Directed by Jamila Wignot.
An immersive portrait of dance pioneer Alvin Ailey, told through his own words and a new dance inspired by his life.
Great documentaries are often able to present a holistic – though not necessarily all-encompassing – account of their subject which appeals to acolytes and newcomers alike, yet Jamila Wignot’s (Town Hall) Ailey more often feels like a brisk precis of the life and times of legendary dancer-choreographer Alvin Ailey. As such, it may leave both camps a little unfulfilled.
Full disclosure from the outset: I come to this film with virtually no knowledge of the man at all, and only slightly more about the art of dance itself. But in its best moments Wignot’s film captures the beauty of poetry in motion, of physical movement’s potential as storytelling, history lesson, protest, and best of all, truth.
Ailey’s ground-breaking approach to dance choreography, suffusing it with expressive meaning representative of his own life experiences, confirms the cathartic, freeing possibility of dance, even if in examining Ailey’s troubled internal life, the film makes it clear that this freedom comes at a spiritual cost.
Wignot’s film is comprised largely of archive materials of the man in his performative element, cut against contemporary footage of his legendary dance company as it is today, the gap often bridged by historic audio interviews with Ailey himself.
The result is a picture of a man who used dance to challenge and transcend the barriers placed in front of him, whether as a Black man forced to prove his “worth” in a white man’s world, as a kid pushed into football while secretly wanting to dance, as a man of Christian faith, or ultimately, as a victim of the AIDS epidemic.
Though the famously guarded Ailey still feels like something of an elusive figure by film’s end, we do nevertheless get a scrawled impression of a lonely, obsessive master who poured himself into his art, channelling both agony and ecstasy through it.
Perhaps most touchingly, his grief over the sudden death of his collaborator Joyce Trisler in 1979 led to the feverish creation of his “Memoria” ballet the very same year. It’s also a pivotal event in Ailey’s life in so much as it inspired him to accept the lurch of mortality and truly live, even wracked with mental health crises and crushing self-criticism as he was. It creates a familiar yet evocative picture that genius can isolate a person from those around them.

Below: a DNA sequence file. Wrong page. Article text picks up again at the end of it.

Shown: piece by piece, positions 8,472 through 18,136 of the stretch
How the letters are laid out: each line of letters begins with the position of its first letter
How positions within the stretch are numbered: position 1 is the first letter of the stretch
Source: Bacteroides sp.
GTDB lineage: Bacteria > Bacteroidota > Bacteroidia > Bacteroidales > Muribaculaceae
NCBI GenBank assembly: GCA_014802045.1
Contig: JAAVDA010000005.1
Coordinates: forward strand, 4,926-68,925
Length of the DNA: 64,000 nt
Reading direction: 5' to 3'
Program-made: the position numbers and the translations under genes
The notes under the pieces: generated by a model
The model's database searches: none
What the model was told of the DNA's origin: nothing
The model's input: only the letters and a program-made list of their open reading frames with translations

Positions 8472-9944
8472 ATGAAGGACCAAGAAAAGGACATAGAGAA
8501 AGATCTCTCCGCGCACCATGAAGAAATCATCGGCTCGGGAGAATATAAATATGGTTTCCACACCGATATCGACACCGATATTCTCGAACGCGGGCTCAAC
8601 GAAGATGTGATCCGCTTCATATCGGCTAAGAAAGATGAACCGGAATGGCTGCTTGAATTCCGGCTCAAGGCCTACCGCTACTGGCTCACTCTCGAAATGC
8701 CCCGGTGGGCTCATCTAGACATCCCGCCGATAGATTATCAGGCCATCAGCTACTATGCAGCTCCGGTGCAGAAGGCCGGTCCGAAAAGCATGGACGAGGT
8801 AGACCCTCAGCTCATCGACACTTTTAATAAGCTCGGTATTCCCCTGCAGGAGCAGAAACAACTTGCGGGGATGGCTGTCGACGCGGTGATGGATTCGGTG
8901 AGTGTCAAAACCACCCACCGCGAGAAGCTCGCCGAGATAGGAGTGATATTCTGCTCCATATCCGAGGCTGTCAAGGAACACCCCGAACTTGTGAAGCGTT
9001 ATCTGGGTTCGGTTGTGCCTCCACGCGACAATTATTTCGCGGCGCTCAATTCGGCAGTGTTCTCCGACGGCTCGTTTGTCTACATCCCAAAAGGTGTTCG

While Wignot perhaps understandably doesn’t dig too deep into Ailey’s mental health breakdown or substance abuse issues, it’s a little more disappointing that there isn’t more time devoted to the particulars of dance choreography design itself. Some of the more flowery assertions here convince only dubiously – to me, a self-described “outsider” to this scene, at least – though the performance footage of Ailey at work makes a powerful case for how easily audiences can get locked in his grip.
If it at first seems like the doc is planning to eschew talking heads typicality, it soon enough gives in to that style, assuming a totally standard issue form as couldn’t feel much more opposed to the free-wheeling nature of Ailey’s stage work. It still forms into a solid retrospective albeit one that, when not showing actual dance, feels a little dry.
It scarcely needs to be said that you’ll get more out of this if you’re deeply invested in the material already, yet it can’t help but be a compellingly human portrait regardless. More successful as a celebration of dance’s emancipatory potential than a comprehensive tell-all of the title figure, Ailey is at least reverent without deigning to be a hagiographic puff piece.
This intriguing if incomplete biographical documentary only scratches the surface of its subject’s clear genius.
Flickering Myth Rating – Film: ★ ★ ★ / Movie: ★ ★ ★
Shaun Munro – Follow me on Twitter for more film rambling.